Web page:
REVIEW by James Lloyd20/06/2012
The Happy-go-lucky Morgans
by Edward ThomasThe Happy-Go-Lucky Morgans
anticipates many of the anxieties that would go on to define the period known as Modernism.
Three years earlier, in 1910, Virginia Woolf declared that human character had changed, and that this was not a ‘sudden and definite’ occurrence, but something nascent. It would affect ‘politics, conduct and literature’. Language would be reordered to better reflect the discoveries being made in science, developments in technology and our subsequent experience of the world.
These preoccupations are not obvious in Thomas’ novel. However, they are discernible in the commentary provided by Arthur Froxfield, the novel’s main protagonist, and one of the many characters employed to embody aspects of the author’s personality. From his observations and remembrances it is clear that, like Hamlet, he is witness to a ‘time out of joint’.
Abercorran House, home to a Welsh family around which much of the book orbits, is located in Balham, south-west London. It represents the old Newtonian universe of order, and as Arthur reminisces, obsessively cataloguing the items located within many of its rooms, he connects the lives of those living there with the routines of the house, and describes the protective role of The Wilderness, Abercorran House’s garden. It is as if Arthur is trying to make these labels stick, but at the same time acknowledges that his ‘words are useless’.
The history of the house, its various occupants and visitors expands as Arthur exchanges remembrances with its one ‘permanent servant’, Ann, a woman who ‘has never decided what is truth’. Having returned intermittently in the twenty years since the death of one particular member of the Morgan family had set him ‘painfully free’, he arrives at the beginning of the novel to find that Abercorran House achieved a degree of immortality: the street on which the house lies has been given the same name. ‘Strangers to that neighbourhood… must often wonder at the name’, says Arthur.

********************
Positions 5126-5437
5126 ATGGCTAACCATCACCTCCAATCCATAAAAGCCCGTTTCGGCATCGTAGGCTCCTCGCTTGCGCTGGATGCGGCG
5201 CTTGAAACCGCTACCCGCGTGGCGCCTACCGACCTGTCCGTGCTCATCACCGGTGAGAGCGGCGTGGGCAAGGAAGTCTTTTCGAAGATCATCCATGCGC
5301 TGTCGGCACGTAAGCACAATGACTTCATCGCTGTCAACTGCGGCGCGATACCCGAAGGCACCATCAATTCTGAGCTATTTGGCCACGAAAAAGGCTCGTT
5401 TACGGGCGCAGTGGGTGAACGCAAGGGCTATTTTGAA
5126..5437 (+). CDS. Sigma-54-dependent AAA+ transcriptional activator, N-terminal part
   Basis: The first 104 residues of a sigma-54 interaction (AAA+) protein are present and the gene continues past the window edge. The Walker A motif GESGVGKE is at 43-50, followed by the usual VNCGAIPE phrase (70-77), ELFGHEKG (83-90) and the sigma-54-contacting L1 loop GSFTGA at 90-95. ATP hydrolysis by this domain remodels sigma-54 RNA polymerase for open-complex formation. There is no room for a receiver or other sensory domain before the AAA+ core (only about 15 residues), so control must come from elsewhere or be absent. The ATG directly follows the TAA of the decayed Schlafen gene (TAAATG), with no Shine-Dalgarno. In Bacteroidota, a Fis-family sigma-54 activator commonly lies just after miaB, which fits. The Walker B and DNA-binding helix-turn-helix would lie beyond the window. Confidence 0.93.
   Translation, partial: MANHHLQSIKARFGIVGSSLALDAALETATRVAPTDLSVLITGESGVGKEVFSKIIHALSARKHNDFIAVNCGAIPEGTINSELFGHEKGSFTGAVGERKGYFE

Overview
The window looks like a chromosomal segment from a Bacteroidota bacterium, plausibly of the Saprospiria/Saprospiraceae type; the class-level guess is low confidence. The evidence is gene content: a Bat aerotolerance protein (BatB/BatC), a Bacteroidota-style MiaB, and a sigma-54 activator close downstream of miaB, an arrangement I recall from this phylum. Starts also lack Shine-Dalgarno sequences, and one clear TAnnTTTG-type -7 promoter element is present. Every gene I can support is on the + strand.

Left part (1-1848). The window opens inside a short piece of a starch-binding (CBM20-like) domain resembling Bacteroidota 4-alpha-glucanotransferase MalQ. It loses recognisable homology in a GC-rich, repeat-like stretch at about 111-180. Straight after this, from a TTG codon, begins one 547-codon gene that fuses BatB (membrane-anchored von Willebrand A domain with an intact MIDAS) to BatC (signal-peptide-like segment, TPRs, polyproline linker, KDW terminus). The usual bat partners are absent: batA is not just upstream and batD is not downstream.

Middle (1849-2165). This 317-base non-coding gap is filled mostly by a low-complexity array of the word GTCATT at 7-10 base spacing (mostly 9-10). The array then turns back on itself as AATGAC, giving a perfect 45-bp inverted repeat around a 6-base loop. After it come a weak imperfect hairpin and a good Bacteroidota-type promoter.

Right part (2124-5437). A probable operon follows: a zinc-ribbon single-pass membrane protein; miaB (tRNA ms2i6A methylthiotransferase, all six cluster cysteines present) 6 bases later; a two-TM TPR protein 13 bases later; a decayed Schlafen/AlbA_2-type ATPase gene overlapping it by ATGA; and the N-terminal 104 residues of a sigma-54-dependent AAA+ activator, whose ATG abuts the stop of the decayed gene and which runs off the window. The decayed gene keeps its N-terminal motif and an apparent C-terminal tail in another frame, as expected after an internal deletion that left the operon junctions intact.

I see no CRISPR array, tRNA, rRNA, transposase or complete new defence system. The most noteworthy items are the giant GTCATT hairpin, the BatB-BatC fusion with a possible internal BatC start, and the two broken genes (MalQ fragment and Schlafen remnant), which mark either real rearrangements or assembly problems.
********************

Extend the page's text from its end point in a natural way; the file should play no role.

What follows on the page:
It derives from a Welsh town, described by Arthur as having a ‘long grey and white street, with a castle at one end, low down by the river mouth, and an old church high up at the other.’ Keen observers may recognise this picture, for Abercorran has not changed much in a century. It was the original township name of Laugharne, which changed after the English Civil War.
Arthur’s return to Abercorran House, along with his admission that ‘only Ann was left’, offers the sense that he and the others who lived at or frequently visited the house had been expelled from it. This is a theme that is revisited throughout the book, and not just from Abercorran House, but the landscape ‘supernaturally beautiful’, a veritable Eden.
Nature figures heavily throughout the book in vast descriptive passages. The elm trees, jackdaws and the three-acres of The Wilderness, along with the ‘impenetrable hedges and unscalable fences’ appear to protect Abercorran House from the world. But on his return, Arthur notes that with the Morgan family having left, and the trees ‘every one of them gone, and with them the jackdaws’ (in Welsh folklore the jackdaw was considered sacred as it nested in church steeples), the house had been left ‘deserted and silent’. It is evident early on that the house had been a place of shelter, providing sanctuary to its inhabitants from the excesses of modern life.
All of the adult men frequenting Abercorran House are eccentrics of one kind or another, unable to put themselves into a viable relationship with the world. Anecdotes related or frame-narrated by Arthur about Mr Morgan, Mr Stodham and the Italian, Aurelius, lapse into allegory and fantastic tales, while Mr Torrance’s narrative, which lies at the heart of the novel, is ponderous and disrupts the momentum developed in the first half of the book.
Thomas’ writing is at its sharpest when Arthur shares his childhood remembrances, in the scenes with, Philip, the eldest Morgan child and Thomas’ superior alter ego (‘the best runner in the school’ and Thomas’ ostensible doppelganger in ‘The Other’).
Given that much of Thomas’working life was taken up writing about the work of others (he would review up to fifteen books a week), it is perhaps no surprise that The Happy-Go-Lucky Morgans
is a lop-sided novel. The ambition is admirable. A number of readings are possible. However, many of the more interesting storylines are not developed. We learn no more about the ‘strange girl’ drawn out dead from the pond in The Wilderness one morning. Likewise, David Morgan, a proto-Modernist anti-hero, is not given enough time to develop.
As 1913 drew to a close, Robert Frost encouraged Thomas to use extracts from his prose work as the basis for his poetry. The Happy-Go-Lucky Morgans
serves as a means to an end.
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